Being educated by the Indian education system means that we all pick up the same quirks and habits along the way. For a country famous for its many languages, it is unsurprising that students, their parents and teachers have come up with a dialect of their own. For those of you who wish to learn student speak, here’s a helpful ‘crash course'(see list item 2).
1) Ranker: Someone who consistently ranks first in their school/college/district/state (synonym: Topper)
Autocorrect kept trying to change this one to ‘rancor’.
2) Crash course: Something you attend when the exam is coming up and you need to go through your syllabus quickly
I went for one once. The teacher began by telling everyone not to expect to achieve much more than passing. It was not particularly motivating.
3) Digest: Book of any publishing house other than the standard textbook; used by all the students as a textbook substitute (synonym: guide)
Almost every publishing house in the country will publish their own version of these infamous pseudo-textbooks, one book for every subject no matter which standard or course you are in. Moreover, every publishing house will always claim that their version is far superior to all the others available in the market.
4) Question bank: A list of questions that is provided by the learning institute shortly before exams.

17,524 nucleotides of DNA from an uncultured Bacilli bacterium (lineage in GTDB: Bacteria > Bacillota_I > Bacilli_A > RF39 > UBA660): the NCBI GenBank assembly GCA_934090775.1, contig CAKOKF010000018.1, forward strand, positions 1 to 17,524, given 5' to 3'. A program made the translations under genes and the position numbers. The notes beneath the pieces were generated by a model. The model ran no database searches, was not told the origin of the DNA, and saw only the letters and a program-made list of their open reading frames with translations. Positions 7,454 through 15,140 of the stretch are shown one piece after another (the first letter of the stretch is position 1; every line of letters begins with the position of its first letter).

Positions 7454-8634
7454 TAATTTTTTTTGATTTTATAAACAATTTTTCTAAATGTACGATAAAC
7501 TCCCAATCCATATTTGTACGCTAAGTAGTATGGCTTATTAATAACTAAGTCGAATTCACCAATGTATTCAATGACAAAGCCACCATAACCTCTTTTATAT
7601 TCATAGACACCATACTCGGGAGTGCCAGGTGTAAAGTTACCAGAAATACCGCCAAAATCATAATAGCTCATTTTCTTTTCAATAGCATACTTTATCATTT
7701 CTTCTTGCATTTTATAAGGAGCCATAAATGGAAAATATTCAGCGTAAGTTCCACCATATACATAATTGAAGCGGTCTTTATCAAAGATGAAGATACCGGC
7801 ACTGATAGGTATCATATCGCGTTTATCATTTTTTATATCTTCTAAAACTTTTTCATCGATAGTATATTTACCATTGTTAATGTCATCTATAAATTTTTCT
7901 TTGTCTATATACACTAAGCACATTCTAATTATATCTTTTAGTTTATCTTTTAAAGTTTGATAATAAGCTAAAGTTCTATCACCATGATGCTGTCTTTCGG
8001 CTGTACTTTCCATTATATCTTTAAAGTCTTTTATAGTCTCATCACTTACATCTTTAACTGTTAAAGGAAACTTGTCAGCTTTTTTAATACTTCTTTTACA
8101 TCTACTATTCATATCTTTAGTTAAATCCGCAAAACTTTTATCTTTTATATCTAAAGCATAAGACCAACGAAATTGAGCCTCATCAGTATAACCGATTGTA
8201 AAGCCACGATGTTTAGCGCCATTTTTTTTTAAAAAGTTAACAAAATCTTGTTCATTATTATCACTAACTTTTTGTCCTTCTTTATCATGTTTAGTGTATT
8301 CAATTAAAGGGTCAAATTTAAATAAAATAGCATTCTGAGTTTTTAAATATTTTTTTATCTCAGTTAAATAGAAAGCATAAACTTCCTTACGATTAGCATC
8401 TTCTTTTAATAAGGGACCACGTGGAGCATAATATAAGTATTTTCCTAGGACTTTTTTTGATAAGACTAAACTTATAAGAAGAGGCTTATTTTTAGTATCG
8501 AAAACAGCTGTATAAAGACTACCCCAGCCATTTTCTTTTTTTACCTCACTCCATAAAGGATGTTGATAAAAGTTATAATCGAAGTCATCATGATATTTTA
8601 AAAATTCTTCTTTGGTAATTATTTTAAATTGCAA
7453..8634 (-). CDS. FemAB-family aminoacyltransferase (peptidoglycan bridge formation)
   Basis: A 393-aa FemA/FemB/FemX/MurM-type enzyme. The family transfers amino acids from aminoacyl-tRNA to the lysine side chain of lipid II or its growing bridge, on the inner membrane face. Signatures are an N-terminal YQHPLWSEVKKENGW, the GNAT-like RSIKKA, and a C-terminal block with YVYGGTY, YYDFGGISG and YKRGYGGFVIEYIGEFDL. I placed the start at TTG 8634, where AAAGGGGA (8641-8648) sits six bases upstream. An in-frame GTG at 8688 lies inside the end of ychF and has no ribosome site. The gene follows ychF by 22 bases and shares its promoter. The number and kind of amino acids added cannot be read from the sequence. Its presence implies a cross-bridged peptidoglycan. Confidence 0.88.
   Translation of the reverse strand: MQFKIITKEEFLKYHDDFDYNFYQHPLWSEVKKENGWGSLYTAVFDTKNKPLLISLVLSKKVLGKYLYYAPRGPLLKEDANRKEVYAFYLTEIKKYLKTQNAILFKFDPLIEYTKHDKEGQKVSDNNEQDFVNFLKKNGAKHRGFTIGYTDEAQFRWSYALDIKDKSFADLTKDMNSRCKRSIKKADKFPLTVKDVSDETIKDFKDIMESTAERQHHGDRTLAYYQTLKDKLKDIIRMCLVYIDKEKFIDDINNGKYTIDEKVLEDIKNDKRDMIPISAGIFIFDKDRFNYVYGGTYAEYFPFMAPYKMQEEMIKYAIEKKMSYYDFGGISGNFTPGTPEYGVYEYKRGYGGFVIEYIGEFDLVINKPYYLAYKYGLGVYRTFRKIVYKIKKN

Legend has it that any question that one has not encountered on this magical scroll shall never appear. This legend is a lie and when allegations of falsehood are cast upon the learned imparters of knowledge the response is always “Well you should be prepared with the whole syllabus”, which most students feel is quite unfair. Either spoon-feed completely or not at all.
5) Objective: Questions requiring only a few words or sentences as the answer
It does not matter what the true dictionary definition of this word is. When you are a student, this is what it means.
6) MCQs: Short for Multiple Choice Questions
This acronym is official at this point. It is printed on book covers as a title.
7) Scoring subject: An easy subject which one opts for not out of interest but because it is comparatively easier to score well in.
Every school or college will have an overabundance of applicants for this subject.
8) Coaching classes: Where the actual learning happens
These ‘cram schools’ are also referred to as tuitions. At this point they are so notorious that many teachers do not bother to teach large parts of the syllabus, assuming that most of their students attend these classes.
9) Importants: The important questions that teachers, examiners, exam moderators and possibly even God think will be asked in the exams
This is an abbreviation of ‘Important questions’ but no one has time for two extra syllables. One of our teachers used to pronounce this as ‘impotence’. Being immature pre-teens, we never corrected her.